'I know I don't know much' - but I feel what is right. And then my heart tells me clearly that calling someone his enemy does not suit him.

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          Unfortunately, and I regret that, it is reality rhetoric. If you look at the pictures and facts from last night, people died again, more than on the previous nights. The enemy is Putin, the attack and killing is unjustifiable, and even on day 6 of the war there is little hope. But on the contrary. Things escalate.

          We "fine" Central Europeans have to learn to deal with it. We have to look reality in the ugly face and address issues clearly. I don't see any other way.

          Only the Russian people will be able to end the war. It alone can show its “president” the red card. Whichever way.

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            Well said. again...

            And rhetoric can save lives. It can isolate Putin and encourage an overthrow. And it can unite and build bridges – to the Russian people, thousands of whom are being arrested at home and dying in Ukraine.

            It is not only legitimate, but imperative to rhetorically isolate Putin while building bridges across Russia. Bridges for a peace and a friendship in freedom once the war is over.

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              Dear Volvaab Driver/Dear Herbert,
              because I'm trying to understand more:
              How would you like to do that – isolate someone rhetorically? ask him individually? leave him alone? And: how does that feel?

              At the same time I also notice:
              It doesn't turn a war into a peace if we assume what is right and what is wrong in the distance with possible sovereignty of interpretation and interpretation.
              What good does it do people there when people here say: "I condemn that in the strongest possible terms?" What leads to more peace if I declare and see my counterpart as an "enemy"? Do we know from afar what is really like – does anyone know the interests of those who are currently carrying out the orders (or: 'are they just doing their job?') – has anyone spoken to Putin and asked him what he wants? To whom exactly does this image of the enemy refer, and what does it solve if I use it?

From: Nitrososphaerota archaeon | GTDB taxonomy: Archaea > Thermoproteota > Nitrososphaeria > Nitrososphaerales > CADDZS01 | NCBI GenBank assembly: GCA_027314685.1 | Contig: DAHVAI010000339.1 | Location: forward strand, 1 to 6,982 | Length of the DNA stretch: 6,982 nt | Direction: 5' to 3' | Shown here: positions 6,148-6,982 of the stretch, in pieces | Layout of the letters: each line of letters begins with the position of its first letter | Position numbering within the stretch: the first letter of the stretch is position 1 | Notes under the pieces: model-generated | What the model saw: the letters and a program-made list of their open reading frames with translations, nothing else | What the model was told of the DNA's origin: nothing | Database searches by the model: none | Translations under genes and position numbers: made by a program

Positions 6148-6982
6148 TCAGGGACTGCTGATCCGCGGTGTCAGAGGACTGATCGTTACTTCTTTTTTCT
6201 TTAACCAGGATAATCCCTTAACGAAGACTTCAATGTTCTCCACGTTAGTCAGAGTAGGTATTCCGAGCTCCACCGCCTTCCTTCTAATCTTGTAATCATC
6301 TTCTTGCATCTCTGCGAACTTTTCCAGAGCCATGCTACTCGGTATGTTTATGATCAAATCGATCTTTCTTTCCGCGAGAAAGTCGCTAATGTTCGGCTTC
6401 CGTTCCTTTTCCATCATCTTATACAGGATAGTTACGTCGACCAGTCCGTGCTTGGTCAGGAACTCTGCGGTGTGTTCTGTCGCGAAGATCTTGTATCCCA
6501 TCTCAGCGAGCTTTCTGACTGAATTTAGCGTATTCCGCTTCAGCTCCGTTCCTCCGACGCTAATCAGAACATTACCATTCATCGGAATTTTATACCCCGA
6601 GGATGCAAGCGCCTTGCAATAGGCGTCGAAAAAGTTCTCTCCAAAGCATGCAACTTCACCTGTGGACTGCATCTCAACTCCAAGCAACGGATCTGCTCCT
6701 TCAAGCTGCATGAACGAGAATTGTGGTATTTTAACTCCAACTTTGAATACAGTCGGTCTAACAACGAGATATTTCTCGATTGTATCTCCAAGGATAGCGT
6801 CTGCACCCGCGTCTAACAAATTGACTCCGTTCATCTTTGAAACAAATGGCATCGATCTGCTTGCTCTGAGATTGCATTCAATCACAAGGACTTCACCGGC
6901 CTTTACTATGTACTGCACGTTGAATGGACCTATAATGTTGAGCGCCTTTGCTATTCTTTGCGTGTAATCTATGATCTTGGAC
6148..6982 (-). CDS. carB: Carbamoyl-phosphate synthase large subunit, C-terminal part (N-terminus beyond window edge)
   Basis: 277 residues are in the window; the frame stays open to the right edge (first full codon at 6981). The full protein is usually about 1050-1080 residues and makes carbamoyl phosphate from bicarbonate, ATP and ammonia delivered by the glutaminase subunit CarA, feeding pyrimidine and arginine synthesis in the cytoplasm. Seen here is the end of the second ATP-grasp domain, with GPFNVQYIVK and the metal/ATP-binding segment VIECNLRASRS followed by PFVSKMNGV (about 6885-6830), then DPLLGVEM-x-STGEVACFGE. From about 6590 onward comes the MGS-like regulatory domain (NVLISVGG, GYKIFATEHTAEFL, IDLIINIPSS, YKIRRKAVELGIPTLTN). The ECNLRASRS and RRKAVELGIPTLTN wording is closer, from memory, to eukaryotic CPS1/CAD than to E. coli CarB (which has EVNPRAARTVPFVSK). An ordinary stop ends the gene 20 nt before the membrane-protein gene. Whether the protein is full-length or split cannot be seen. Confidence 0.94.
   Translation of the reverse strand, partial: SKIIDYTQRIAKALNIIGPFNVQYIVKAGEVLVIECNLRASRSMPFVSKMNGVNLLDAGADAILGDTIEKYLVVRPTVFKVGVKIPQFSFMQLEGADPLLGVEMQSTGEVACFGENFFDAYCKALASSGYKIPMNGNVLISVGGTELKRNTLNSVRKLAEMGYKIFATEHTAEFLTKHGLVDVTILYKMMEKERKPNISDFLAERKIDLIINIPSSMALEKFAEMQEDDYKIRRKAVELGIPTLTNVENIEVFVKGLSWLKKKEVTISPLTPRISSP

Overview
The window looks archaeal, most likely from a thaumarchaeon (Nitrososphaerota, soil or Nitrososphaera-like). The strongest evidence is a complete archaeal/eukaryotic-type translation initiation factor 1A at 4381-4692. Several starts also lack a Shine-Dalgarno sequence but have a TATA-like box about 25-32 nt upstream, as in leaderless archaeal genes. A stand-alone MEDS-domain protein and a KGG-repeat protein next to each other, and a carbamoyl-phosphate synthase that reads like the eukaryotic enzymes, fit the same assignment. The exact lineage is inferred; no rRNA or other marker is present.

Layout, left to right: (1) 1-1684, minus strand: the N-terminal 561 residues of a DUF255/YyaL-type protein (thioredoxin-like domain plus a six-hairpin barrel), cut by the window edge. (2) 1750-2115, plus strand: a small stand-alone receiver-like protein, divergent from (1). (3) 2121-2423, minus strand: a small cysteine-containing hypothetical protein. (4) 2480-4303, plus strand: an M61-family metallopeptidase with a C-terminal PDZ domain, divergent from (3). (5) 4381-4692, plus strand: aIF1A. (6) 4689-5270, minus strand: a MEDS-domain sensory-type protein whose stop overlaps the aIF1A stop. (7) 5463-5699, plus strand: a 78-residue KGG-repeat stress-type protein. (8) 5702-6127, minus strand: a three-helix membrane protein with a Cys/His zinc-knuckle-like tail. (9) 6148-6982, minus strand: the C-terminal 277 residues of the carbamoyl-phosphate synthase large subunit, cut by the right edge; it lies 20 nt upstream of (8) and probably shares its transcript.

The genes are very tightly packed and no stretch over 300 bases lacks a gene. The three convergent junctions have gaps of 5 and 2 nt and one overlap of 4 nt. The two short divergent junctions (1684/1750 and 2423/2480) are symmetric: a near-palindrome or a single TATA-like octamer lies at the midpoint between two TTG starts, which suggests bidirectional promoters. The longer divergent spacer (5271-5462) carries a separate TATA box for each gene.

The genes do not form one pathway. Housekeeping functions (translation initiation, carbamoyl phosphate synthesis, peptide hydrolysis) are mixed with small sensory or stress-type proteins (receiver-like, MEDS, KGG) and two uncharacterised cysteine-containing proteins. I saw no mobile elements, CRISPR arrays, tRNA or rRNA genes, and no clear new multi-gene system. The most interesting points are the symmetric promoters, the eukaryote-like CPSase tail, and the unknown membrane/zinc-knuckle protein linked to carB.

I'm back to that point again: someone is taking the first step in a better direction. And that doesn't happen by walking on the path that I see as the 'wrong' one.

              That's what makes me all the more angry: all the talk about what's happening far away, and portraying oneself as 'the one who knows' and the one who may decide and influence it with words from afar. And then waits for someone to do it for you... right?
              A big HMPF.

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                Yes, in fact, that's exactly what I want. Confronting Putin and leaving him alone seems necessary to me at the moment.

                It could save a lot of lives, Russian and Ukrainian. Do you think that's morally wrong?

                Very, very insightful!
                Thank you for this openness.

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                  And then, do you think, everything will be fine - and no one "bad" will be around (because Putin does it all completely alone)? 🙂

                  Sleep well.

                  It's a pity that my other comment above was deleted without comment - it was not very different in its way and contained similar questions.
                  Well, since I don't think that biting each other is expedient either, I won't go into it further at this point except to express my wish that questions and different views can be endured.

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                    The comment to clarify has not been deleted. The AI ​​recognized it as spam and did not approve it.

                    I took the trouble to read the comment. And I agree with the software.

                    The comparison of the "Corona walkers" as freedom fighters is serious nonsense.

                    The difference: in Ukraine, people are being killed by Russian soldiers. Every day and more than ever.